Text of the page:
[14]  Kahu ER, Nelson K. Student engagement in the educational interface: understanding the mechanisms of student success. Higher Education Research & Development. 2018; 37(1): 58-71.
 
[15]  Tanaka M. The international diversity of student engagement. In: Tanaka M, editor. Student Engagement and Quality Assurance in Higher Education. 1st edition. London: Rutledge; 2019.
 
[16]  Economist Intelligence Unit Limited. Connecting universities: Future models of higher education. Analyzing innovative models for Afghanistan, Bangladesh, India, Nepal, Pakistan, and Sri Lanka. British Council; 2015.
 
[17]  Botticello C. Technology sector makes unprecedented progress. Beaming Bangladesh: A magazine of the Embassy of Bangladesh. 2019:24-5.
 
[18]  Mahmuda M. Teaching and Learning Through Technology In Bangladesh Higher Education. International Journal of Scientific & Engineering Research. 2016; 7(4).
 
[19]  Zhoc K, Webster B, King R, Li J, Chung T. Higher Education Student Engagement Scale (HESES): Development and Psychometric Evidence2018.
 
[20]  Finn JD, S. Zimmer K. Student Engagement: What Is It? Why Does It Matter? 2012. p. 97-131.
 
[21]  Lam S-f, P. H. Wong B, Yang H, Liu Y. Understanding Student Engagement with a Contextual Model. 2012. p. 403-19.
 
[22]  Kuh GD. The national survey of student engagement: Conceptual and empirical foundations. New Directions for Institutional Research. 2009(141): 5-20.
 
[23]  Lev Vygotsky [Internet]. 2014 [cited March 12, 2016 www.simplypsychology.org/vygotsky.html].
 
[24]  Quality framework: Most influential theories of learning [Internet]. 2016 [cited March 13, 2016 http://www.unesco.org/new/en/education/themes/strengthening- education-systems/quality-framework/technical-notes/influential- theories-of-learning/].
 
[25]  Park YJB, Curtis J. Synchronous Learning Experiences: Distance and Residential Learners' Perspectives in a Blended Graduate Course. Journal of Interactive Online Learning. 2007; 6(3): 245-64.
 
[26]  Moule P, Ward R, Lockyer L. Nursing and healthcare students’ experiences and use of e-learning in higher education. Journal of Advanced Nursing. 2010; 66(12): 2785-95.
 
[27]  Watts H, Malliris M, Billingham O. Online Peer Assisted Learning: Reporting on practice. Journal of Peer Learning. 2015; 8(1): 85-104.
 
[28]  MacNeill H, Telner D, Sparaggis-Agaliotis A, Hanna E. All for one and one for all: understanding health professionals' experience in individual versus collaborative online learning. The Journal of continuing education in the health professions. 2014; 34(2): 102-11.
 
[29]  McKenna L, Boyle M, Palermo C, Molloy E, Williams B, Brown T. Promoting interprofessional understandings through online learning: A qualitative examination. Nursing & Health Sciences. 2014; 16(3): 321-6.
 
[30]  Islam A, Salma U. The Role of Private Universities in Higher Education of Bangladesh: An Empirical Investigation. International Journal of Finance and Banking Research. 2 (4): 121-8.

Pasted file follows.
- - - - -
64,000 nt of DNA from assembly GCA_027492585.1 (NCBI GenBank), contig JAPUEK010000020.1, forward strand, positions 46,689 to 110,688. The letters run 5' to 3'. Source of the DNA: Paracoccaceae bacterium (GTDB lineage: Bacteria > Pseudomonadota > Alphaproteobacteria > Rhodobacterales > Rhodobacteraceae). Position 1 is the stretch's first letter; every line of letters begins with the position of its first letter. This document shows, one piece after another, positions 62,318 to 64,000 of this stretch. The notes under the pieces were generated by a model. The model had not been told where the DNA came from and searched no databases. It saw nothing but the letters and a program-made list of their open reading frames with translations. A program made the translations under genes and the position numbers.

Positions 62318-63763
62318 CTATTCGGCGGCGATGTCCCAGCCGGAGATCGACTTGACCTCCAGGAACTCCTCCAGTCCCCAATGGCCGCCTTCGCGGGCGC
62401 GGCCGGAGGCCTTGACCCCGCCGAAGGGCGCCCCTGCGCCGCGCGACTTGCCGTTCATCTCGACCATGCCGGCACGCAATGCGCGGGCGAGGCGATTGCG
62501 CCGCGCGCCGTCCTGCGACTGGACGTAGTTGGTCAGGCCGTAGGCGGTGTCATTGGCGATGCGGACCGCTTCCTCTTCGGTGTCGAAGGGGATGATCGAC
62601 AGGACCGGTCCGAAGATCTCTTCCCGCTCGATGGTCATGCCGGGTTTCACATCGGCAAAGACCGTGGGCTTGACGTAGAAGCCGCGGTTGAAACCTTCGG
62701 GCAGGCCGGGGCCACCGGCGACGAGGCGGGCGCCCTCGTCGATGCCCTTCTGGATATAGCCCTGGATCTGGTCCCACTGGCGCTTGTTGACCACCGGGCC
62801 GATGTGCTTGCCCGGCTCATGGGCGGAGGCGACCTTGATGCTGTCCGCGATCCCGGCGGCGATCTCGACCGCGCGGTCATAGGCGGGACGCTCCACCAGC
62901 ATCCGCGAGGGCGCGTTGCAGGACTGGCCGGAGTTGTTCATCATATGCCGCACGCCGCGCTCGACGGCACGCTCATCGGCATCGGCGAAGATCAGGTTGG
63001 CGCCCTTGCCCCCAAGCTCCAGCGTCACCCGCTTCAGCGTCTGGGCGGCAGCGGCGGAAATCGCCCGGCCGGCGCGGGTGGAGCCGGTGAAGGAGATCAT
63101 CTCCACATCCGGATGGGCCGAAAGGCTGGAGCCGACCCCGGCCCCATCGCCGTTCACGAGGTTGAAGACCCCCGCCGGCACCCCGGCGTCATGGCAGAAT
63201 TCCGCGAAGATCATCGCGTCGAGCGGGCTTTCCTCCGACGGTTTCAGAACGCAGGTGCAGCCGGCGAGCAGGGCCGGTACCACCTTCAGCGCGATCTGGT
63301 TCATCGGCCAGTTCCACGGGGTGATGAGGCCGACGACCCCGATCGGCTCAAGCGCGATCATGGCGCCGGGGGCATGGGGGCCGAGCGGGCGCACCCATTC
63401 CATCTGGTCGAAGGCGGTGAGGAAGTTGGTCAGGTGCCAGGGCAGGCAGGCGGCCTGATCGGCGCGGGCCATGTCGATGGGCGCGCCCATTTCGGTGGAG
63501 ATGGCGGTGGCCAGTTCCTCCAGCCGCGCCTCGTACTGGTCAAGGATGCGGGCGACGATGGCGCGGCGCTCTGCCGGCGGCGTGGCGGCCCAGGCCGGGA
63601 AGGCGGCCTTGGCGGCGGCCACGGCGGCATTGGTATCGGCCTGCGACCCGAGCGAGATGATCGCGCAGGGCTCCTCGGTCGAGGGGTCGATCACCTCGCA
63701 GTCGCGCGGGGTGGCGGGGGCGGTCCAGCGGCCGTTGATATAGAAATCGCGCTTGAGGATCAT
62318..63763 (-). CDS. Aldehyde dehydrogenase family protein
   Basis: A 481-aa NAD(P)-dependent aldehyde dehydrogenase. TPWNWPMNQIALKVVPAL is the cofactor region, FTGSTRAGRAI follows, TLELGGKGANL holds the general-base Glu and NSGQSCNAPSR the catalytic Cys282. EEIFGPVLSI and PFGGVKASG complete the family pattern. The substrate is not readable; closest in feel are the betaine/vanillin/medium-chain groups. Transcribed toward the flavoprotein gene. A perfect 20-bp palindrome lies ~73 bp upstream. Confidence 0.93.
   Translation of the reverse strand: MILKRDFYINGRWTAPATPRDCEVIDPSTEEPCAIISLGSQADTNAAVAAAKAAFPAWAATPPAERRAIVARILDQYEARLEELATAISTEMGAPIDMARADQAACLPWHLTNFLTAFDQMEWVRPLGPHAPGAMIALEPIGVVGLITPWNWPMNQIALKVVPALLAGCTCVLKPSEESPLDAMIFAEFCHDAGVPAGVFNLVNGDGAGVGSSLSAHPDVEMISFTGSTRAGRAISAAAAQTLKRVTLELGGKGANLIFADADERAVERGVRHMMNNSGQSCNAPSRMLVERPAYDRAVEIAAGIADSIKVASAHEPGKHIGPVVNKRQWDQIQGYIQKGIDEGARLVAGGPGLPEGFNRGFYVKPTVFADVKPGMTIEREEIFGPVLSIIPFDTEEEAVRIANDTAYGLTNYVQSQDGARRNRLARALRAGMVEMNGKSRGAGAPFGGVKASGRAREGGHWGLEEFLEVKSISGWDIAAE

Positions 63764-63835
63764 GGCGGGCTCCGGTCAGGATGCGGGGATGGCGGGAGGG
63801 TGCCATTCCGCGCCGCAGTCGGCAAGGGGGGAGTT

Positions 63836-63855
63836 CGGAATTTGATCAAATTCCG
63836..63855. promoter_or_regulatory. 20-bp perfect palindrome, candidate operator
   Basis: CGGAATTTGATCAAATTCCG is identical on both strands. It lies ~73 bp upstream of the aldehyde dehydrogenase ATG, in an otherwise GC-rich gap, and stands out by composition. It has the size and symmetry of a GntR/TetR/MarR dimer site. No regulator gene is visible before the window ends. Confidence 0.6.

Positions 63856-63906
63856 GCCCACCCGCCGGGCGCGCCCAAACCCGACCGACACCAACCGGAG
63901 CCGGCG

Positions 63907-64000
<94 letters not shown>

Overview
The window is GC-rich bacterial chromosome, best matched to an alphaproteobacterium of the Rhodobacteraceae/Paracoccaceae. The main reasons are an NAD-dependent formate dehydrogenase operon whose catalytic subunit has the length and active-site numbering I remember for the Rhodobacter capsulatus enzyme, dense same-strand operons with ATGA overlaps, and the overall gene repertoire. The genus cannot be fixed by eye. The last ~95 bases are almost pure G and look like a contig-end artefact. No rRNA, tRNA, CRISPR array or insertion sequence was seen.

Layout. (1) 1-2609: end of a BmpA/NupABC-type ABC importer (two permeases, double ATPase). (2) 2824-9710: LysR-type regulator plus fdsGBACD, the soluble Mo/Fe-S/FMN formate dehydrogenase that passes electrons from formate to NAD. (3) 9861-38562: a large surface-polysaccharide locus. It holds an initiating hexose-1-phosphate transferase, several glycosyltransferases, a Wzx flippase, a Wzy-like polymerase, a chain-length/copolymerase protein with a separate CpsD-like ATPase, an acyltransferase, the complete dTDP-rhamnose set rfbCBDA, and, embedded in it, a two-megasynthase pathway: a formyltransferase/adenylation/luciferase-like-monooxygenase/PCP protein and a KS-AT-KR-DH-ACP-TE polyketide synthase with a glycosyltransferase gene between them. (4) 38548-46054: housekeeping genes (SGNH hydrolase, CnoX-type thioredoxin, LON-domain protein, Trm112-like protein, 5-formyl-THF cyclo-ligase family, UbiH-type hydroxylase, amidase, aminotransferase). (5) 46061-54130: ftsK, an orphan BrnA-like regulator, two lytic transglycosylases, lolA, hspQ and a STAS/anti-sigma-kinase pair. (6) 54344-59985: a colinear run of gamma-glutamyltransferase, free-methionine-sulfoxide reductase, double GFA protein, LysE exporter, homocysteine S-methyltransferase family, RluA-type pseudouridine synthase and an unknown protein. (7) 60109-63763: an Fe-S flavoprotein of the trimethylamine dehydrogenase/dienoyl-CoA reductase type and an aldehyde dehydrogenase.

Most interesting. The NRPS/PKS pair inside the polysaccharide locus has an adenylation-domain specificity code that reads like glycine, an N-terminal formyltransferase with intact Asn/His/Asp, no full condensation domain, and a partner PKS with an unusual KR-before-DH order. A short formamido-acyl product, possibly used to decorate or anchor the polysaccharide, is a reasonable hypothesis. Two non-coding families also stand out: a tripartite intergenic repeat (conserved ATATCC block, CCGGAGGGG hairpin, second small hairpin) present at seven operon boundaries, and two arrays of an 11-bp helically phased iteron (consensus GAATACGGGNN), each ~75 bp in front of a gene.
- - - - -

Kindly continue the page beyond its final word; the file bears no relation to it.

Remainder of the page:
[31]  University Grants Commission of Bangladesh. List of Universities Dhaka: University Grants Commission of Bangladesh; 2019 [Available from http://www.ugc.gov.bd/.
 
[32]  Nusrat M, Sultana N. Soft skills for sustainable employment of business graduates of Bangladesh. Higher Education, Skills, and Work-Based Learning. 2019.
 
[33]  Chowdhury TA, Miah, MK. Employability skills for, entry-level human resources management positions: Perceptions of students and employers. Australian Journal of Career Development. 2016; 25(2): 55-68.
 
[34]  Al-Masum, MA, Chowdhury SI. e-Learning for Expanding Distance Education in Tertiary Level in Bangladesh: Problems and Progress. Higher Learning Research Communications. 2013; 3(4): 81-91.
 
[35]  Mahmuda M. Teaching and Learning Through Technology In Bangladesh Higher Education. International Journal of Scientific & Engineering Research. International Journal of Scientific and Engineering Research. 2016; 7(4): 257-62.
 
[36]  Sohail E. A digital education for a digital Bangladesh? Dhaka Tribune. 2018 26 January Available online at http://www.dhakatribune.com/opinion/2018/01/26/digital-education-digital-bangladesh.
 
[37]  Creswell JW. Research design: qualitative, quantitative, and mixed methods approach. Thousand Oaks, California: SAGE Publications; 2014.
 
[38]  Cohen JW. Statistical power analysis for the behavioral sciences. 2nd ed. Hillsdale, NJ. USA: Lawrence Erlbaum Associates; 1988.
 
[39]  Elo S, Kääriäinen M, Kanste O, Pölkki T, Utriainen K, Kyngäs H. Qualitative Content Analysis: A Focus on Trustworthiness. SAGE Open. 2014; 4(1): 2158244014522633.
 
[40]  Elo S, Kyngas H. The qualitative content analysis process. J Adv Nurs. 2008; 62(1): 107-15.
 
[41]  Del Valle R, Duffy TM. Online learning: Learner characteristics and their approaches to managing learning. Instructional Science. 2009; 37(2): 129-49.
 
[42]  Johnson L, Adams S, Cummins M, New Media C, Griffith U. Technology Outlook for Australian TertiaryEducation 2012-2017: An NMC Horizon Report Regional Analysis. New Media Consortium; 2012. Report No.: 978-0-9846-6015-5.
 
[43]  Alavi SB, McCormick J. Why Do I Think My Team Is Capable? A Study of Some Antecedents of Team Members' Personal Collective Efficacy Beliefs. Educational Psychology. 2018; 38(9):1147-62.